Last week, I got to spend time with many other members of the security community at Black Hat USA 2017. Despite being in the infosec space for the past ten years, this was my first time attending the event, and I was impressed with the breadth of topics covered. None too surprising, I found a lot of interesting talks in the “Human Factors” track, but it was refreshing to see how broadly this community is looking at security.
Though future blog posts will dig into additional topics that piqued my interest during my time in Las Vegas, I wanted to use this post to highlight the point that most resonated with me during the show, which I heard during the keynote by Alex Stamos, Facebook’s Chief Security Officer. While Stamos offered a number of great insights, the one that stuck with me was the statement that we too often focus on fixing a specific issue or bug, and fail to think about the root cause and how we can address that. I found this to be sage advice not just for the security space, but for life in general. That’s not to say we should go philosophical and “meta” with every problem presented to us every day, but when you see similar things happening over and over, it’s worthwhile to take a step back and attempt to look at the situation with fresh eyes. Doing so can help reveal a fundamental issue that has been overlooked, thus causing repeated issues.
Over the past ten years, I’ve spent a lot of my time thinking about non-technical end users, and their impact on security. Many of my peers have been thinking about them as well, and asking questions: Are we doomed? Are users unteachable? If not, why do we keep seeing the same mistakes made? My feeling is we certainly aren’t doomed; further, in line with what Stamos discussed in his keynote, I think that, historically, we’ve not looked at and addressed the whole problem.
Infosec professionals tend to look at technology solutions as panaceas; I hear continued belief among many of my peers that, eventually, technical advancements will allow us to effectively automate problem solving so that human error can’t be introduced. While there certainly are cases where automation is improving efficiency and effectiveness, all technical solutions are essentially augmentations of human processes; technology enhances, not completely replaces, the human component of security. Email filters are a great example; these tools automatically stop a large portion of junk and malicious messages from getting to our inboxes, preventing us from having to weed out all the bad eggs ourselves. As good as those tools are, though, they still miss phishing attacks. And because email is essential to daily business, users — including us — are making decisions on messages every day because we couldn’t do our jobs if we didn’t.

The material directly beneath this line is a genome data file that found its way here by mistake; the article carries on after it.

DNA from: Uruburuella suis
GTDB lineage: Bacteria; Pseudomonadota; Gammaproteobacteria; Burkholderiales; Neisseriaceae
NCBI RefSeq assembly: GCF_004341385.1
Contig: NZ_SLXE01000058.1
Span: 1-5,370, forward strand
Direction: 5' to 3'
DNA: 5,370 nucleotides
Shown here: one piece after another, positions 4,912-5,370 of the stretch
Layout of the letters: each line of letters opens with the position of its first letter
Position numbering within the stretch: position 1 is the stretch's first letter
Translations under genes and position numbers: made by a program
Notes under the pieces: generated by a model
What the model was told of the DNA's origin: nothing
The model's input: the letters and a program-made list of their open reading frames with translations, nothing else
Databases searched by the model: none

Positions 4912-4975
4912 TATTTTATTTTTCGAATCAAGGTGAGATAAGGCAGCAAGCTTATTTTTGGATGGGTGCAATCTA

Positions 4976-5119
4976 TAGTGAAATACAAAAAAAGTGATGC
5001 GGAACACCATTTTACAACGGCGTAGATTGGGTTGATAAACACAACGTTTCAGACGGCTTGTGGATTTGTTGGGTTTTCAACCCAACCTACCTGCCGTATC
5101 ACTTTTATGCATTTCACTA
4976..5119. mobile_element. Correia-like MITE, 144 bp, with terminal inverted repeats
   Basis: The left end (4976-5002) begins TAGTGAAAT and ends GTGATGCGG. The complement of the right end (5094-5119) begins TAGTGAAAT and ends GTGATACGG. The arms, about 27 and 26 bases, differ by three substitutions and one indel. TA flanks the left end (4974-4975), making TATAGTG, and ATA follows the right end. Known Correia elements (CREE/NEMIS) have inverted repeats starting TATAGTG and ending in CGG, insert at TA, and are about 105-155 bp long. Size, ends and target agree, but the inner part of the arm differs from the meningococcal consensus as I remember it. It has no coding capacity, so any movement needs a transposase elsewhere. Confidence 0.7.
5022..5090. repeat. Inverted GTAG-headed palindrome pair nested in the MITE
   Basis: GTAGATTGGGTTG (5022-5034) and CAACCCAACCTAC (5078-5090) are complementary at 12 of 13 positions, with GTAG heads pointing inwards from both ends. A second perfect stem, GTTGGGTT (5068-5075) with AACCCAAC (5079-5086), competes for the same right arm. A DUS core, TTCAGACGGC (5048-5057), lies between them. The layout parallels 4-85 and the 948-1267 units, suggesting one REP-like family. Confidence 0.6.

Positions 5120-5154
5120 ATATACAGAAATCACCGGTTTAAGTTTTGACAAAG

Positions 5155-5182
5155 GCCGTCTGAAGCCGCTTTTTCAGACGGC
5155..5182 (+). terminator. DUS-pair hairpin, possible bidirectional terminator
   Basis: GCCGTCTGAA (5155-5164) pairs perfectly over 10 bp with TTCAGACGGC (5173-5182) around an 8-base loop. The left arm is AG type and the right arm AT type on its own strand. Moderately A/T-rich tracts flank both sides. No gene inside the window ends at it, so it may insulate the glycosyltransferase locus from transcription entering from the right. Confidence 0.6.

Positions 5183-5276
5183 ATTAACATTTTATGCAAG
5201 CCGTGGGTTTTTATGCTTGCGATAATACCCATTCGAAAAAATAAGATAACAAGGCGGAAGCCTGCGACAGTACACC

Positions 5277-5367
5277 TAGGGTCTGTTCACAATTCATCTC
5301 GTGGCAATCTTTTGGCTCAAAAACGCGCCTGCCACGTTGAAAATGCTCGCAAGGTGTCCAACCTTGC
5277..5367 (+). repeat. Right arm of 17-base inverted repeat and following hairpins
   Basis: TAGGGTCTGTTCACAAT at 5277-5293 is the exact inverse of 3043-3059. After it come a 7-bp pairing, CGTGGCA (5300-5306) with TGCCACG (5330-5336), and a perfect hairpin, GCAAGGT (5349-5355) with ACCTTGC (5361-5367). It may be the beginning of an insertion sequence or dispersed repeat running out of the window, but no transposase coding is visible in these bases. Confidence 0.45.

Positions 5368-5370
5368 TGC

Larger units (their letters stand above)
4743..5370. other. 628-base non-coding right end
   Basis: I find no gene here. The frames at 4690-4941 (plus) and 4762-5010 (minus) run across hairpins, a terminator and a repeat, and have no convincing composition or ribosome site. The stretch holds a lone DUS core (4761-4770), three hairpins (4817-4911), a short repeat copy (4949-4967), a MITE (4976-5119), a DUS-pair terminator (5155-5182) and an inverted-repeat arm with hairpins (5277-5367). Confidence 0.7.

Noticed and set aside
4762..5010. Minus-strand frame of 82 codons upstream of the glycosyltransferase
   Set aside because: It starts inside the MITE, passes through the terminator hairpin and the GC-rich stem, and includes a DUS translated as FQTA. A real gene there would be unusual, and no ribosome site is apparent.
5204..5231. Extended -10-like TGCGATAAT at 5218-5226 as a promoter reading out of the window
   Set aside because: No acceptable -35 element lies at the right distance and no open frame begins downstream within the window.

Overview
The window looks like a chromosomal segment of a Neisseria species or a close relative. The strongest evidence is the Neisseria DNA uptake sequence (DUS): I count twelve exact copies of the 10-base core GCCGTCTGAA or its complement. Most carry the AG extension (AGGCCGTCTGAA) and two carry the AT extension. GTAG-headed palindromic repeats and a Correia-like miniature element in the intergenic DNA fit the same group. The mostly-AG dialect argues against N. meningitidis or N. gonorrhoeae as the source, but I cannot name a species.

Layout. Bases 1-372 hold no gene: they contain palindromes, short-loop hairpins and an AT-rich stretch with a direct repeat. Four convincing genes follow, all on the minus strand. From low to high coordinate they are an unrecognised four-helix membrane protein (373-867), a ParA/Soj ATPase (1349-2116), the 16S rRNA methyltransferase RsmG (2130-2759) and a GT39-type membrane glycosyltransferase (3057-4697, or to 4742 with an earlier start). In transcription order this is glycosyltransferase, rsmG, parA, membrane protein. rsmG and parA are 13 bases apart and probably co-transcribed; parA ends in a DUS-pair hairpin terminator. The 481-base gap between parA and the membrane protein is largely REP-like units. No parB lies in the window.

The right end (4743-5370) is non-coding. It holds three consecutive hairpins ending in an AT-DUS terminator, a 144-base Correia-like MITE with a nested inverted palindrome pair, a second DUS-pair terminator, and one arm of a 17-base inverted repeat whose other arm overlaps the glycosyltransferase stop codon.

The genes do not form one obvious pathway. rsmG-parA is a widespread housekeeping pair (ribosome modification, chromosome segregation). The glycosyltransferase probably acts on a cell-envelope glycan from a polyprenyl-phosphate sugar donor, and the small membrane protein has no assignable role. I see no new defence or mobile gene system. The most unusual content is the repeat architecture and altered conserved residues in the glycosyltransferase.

When a mistake is made — like credential compromise or the installation of malware, a virus, or ransomware — the response typically focuses only on the technical side, though. We add a signature for the binary to our block list. We reimage the computer and restore a backup, and send the offending user on his or her way. If it was a big enough or bad enough issue, there might be an organization-wide response, including a corporate communication and/or awareness exercise. And while all of these things are helpful and necessary in the wake of a successful phishing attack, we’re missing part of the problem.
We can help you deliver phishing tests and employee training that will help to mitigate end-user risk.
The reality is that users are consistently showing us the root of the problem: there are things about cybersecurity they don’t understand — or that they don’t understand the consequences of. And it’s this lack of knowledge that is leading them to make poor decisions. The question is whether we’re doing enough to remediate that aspect of the issue.
In my opinion, it’s time we take a more holistic view of incident response. If a human is part of the process, you can’t just remediate the device and look to technology to solve the problem; you also have to work to address the knowledge gaps of the user. In the past ten years, we’ve seen the proliferation of APIs, with almost every piece of software we use providing a programmatic way to connect it to something else. As security professionals, we should be looking and pushing vendors to help bridge the gap between systems and enable us to address our challenges more completely.
Ultimately, I walked away from Black Hat encouraged. Sure, there were a lot of exploits discussed, and a lot of scary things that can happen. And I’m certain all of us have security challenges we wish we were tackling better. But even as we all face pressures to minimize downtime and get compromised devices and systems back up and running as quickly as possible following end-user errors, I encourage you join me in periodically taking some time to think about the bigger picture. While we absolutely need to fix problem instances, we also need to think about root causes, particularly in the case of problems (like successful phishing scams) that present themselves with regularity.
Too often we focus on what’s directly in front of us and don't consider the fundamentals. Just as we’ve used technology to enhance and advance other processes, I believe we can use it to do the same for end users’ recognition of and response to cybersecurity threats. Fortunately, the technology is already there to share information between systems; we just need to identify when and where it makes sense to do so. This is something I intend to continue to think about and push forward for end users, and I’m excited to hopefully hear how others have taken this message and applied it at next year’s Black Hat.